May 18, 2013 | 01:45 PM (BD Time)
18 May, 2013 Saturday
This slight story has an emotional impact that will give you a warm feeling toward Jerry, who is playing a much harder role than the one he reports to his mother. Notice how the author's telling of the story directs a sympathetic spotlight on his main character.
"Hello. That you, Mom? .. Oh, I'm sorry, operator, I thought I was connected with . . . No, I'm trying to get long-distance ... What? Centerville, Ohio, twelve ring five, I told that other operator ... What? . .. I am holding it."
He fished nervously in his pocket for a pack of cigarettes, pulled one cigarette out of the pack with his thumb and forefinger, and stuck it swiftly between his lips. He glanced at his watch and scowled. The game had been over for a half hour. The snake dance would be coming down the street this way any minute now. With his free hand he tore a match from the paper safe, and propped the telephone receiver for a moment between shoulder and ear while he struck the match on the Hap. As he put the match to the tip of the cigarette, a thin voice rasped vaguely inside the receiver, and he whipped out the match.
"Hello. Mom?.. Oh, I'm sorry," he mumbled. "How much?" He took a handful of silver from his pocket and began to drop the coins into the slot of the pay telephone. He could hear someone speaking above the echoing reverberations inside the phone.
"What? Oh, Mom? Hello, Mom.
This is Jerry. I say, this is-Can you hear me now? . .. Sure, I can hear you fine . . . Sure, I'm all right. I'm fine. And you? . .. That's fine.
"Mom" -and his voice seemed to falter for a fraction of a second. Then:
"How is he? Is there any change?"
There was a tiny silence.
"Oh." His voice was a little duller when he spoke again. "I see. Yeh. This afternoon, eh? And that other specialist, he said the same thing? Umhmm ... Oh, sure, sure. No, of course, Mom, there's nothing to worry about. No, I'm not worried; I only just called to find out if there was any change, that was all. . . . Did they say if he could ever-I mean, can he move his arms any yet?" He gulped. "Well, that doesn't mean anything, really . . . No, of course, all those things take time. Sure, a year, or maybe even less ... What?"
He took a second cigarette out of his pocket and thrust it between his lips nervously. He lit it from the stub of the first one and ground out the stub beneath his heel.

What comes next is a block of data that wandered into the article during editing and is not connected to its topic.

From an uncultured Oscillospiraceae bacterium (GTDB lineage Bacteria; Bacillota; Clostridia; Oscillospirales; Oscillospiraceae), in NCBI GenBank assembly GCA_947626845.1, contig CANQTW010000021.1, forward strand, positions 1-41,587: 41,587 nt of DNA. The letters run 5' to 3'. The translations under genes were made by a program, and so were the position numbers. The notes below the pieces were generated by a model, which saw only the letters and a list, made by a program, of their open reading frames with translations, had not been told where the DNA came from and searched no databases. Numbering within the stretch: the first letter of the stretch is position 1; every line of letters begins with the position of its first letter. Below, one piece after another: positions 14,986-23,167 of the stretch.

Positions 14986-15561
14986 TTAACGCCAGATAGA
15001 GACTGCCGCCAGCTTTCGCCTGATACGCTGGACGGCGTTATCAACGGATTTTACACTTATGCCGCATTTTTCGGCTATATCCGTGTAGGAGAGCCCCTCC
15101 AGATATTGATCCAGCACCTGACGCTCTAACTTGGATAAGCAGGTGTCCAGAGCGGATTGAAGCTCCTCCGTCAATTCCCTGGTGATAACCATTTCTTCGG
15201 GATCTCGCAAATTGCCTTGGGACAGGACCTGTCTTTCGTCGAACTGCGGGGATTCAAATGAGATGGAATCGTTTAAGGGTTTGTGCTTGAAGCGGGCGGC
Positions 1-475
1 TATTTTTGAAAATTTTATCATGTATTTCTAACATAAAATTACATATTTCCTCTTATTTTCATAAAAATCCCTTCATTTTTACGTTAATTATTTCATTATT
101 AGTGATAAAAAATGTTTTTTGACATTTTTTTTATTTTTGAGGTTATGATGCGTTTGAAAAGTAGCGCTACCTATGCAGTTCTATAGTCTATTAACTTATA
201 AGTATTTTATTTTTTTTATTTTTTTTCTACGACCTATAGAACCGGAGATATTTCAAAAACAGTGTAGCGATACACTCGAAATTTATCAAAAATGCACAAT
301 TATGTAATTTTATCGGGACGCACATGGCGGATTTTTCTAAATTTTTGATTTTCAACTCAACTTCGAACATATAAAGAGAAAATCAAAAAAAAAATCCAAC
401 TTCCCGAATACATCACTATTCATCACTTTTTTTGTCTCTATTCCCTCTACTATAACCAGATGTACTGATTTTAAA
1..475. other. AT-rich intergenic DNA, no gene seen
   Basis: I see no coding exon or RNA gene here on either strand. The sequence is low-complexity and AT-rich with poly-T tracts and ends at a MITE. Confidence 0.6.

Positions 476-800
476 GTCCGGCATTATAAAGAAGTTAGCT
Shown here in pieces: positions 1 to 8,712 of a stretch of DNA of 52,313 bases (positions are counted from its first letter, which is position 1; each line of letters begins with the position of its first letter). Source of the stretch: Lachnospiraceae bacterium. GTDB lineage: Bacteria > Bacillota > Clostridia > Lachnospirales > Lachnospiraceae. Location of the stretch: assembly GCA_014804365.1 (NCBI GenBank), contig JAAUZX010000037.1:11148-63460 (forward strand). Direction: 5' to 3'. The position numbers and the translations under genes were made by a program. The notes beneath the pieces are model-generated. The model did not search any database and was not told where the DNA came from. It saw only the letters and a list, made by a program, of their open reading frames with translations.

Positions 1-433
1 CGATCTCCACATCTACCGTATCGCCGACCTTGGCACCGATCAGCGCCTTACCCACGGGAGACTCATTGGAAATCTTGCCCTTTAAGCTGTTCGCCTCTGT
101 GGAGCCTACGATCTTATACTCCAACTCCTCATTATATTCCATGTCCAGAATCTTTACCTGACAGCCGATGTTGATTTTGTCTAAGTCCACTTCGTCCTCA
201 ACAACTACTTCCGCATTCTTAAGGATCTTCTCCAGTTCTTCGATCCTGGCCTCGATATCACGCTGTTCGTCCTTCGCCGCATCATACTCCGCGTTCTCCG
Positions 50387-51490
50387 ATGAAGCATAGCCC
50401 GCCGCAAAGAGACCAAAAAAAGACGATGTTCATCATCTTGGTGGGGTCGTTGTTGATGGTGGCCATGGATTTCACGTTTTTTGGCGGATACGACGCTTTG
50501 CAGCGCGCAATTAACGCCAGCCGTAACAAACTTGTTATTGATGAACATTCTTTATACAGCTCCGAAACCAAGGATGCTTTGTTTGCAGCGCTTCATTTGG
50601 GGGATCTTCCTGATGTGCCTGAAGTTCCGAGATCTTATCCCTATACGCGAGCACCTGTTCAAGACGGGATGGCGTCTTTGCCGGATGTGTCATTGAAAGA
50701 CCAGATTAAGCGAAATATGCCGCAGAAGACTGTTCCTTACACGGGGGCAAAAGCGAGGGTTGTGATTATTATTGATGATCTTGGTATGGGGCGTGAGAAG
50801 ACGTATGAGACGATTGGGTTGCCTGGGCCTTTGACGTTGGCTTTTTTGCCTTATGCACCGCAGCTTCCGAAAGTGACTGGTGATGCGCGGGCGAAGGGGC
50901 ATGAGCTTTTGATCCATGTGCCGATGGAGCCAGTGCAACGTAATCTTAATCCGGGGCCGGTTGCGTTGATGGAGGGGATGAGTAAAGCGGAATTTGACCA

'What money? Oh, you mean I sent you last week? Now, Mom," impatiently, "I told you all about that already in the letter, didn't I? . .. Sure it's a scholarship. I got it for playing football. And so naturally I didn't need all that money you and Pop had been saving up for me to go to college, and so I just thought maybe, with Pop being laid up now for a while and all ...
"Where? Why, right here." He frowned. "No, this isn't exactly a dormitory; it's-I live here in the fraternity house, you see. Sure I'm in a fraternity. It's the one Pop wanted me to join, too, tell him . . . No, honest, Mom, it doesn't cost me a cent for my room. It's on account of my football."
He opened the folding door a little.
He thought he could hear the band in the distance.
"Who, me? Homesick? Not so you'd notice it." He laughed. ''I'm having the time of my life here. Everybody's so swell. I know practically everybody here at Dover already. They even all call me by my first name. Say, if you don't think I'm sitting pretty, you ought to see my fraternity house here." He gazed out through the glass door of the phone booth.
"Every night the fellows sit around and we drink beer and chew the fat till ... Oh, no. No, Mom. Just beer. Or usually we just go down to Semple's for a milk shake ... No, that's only the drugstore. . . No." He smiled slowly. "I promised you I wouldn't drink, Mom."
In the distance now he could hear the sound of the band approaching.
"Well, Mom, I gotta hang up now.
The gang'll be here in a minute. We're having a celebration after the game today. We played Alvord-took 'em sixteen to nothing. . .. Sure I did, the whole game; you oughta seen me in there. I made two touchdowns. Everybody's going down to Semple's after the game, and I gotta be ready, because of course they'll all want me to be there too. Can you hear the band now?"
It was growing louder, and the eager voices in the snake dance could be heard above the brasses, chanting the score of the game in time with the band...
"Now, listen, Mom. One other little thing before they get here. Mom, see, I'm going to be sending you about ten or twelve dollars or so each week from now on until Pop is better. . .. No, Mom. Heck, I got plenty. Sure, they always fix you up with a soft job if you're a good enough player. The alumni do it. . .. Here they are now. Hear them?"
The band had halted outside. Someone led a cheer.
"That's for me, Mom. . .. Sure.
Didn't I practically win the game for them today? Hear that?" He kicked open the door of the phone booth.
He held the receiver toward the open door of the phone booth. They were calling, "Jerry!" "Hey, Jerry, hang up on that babe!"
"Hear that, Mom? Now good-by.
And look, by the way, if you should ever happen to see Helen," he added carelessly, "tell her I'm sorry I couldn't ask her up to the freshman dance like I'd planned, but with the football season and my scholarship and all-Tell her, Mom. She-she didn't answer my last letter. O.K., Mom. Tell Pop everything's O.K., see? Now don't worry . . . 'By."
He replaced the receiver slowly on the hook and stared at the mouthpiece a moment. As he opened the door and stepped out of the booth, he could see his reflection for a moment in the tall mirror behind the soda fountain-the familiar white cap, the white jacket with "Semple's" stitched in red letters on the pocket. The crowd was lined along the soda fountain, shouting, "Jerry!" "Milk shake, Jerry!"
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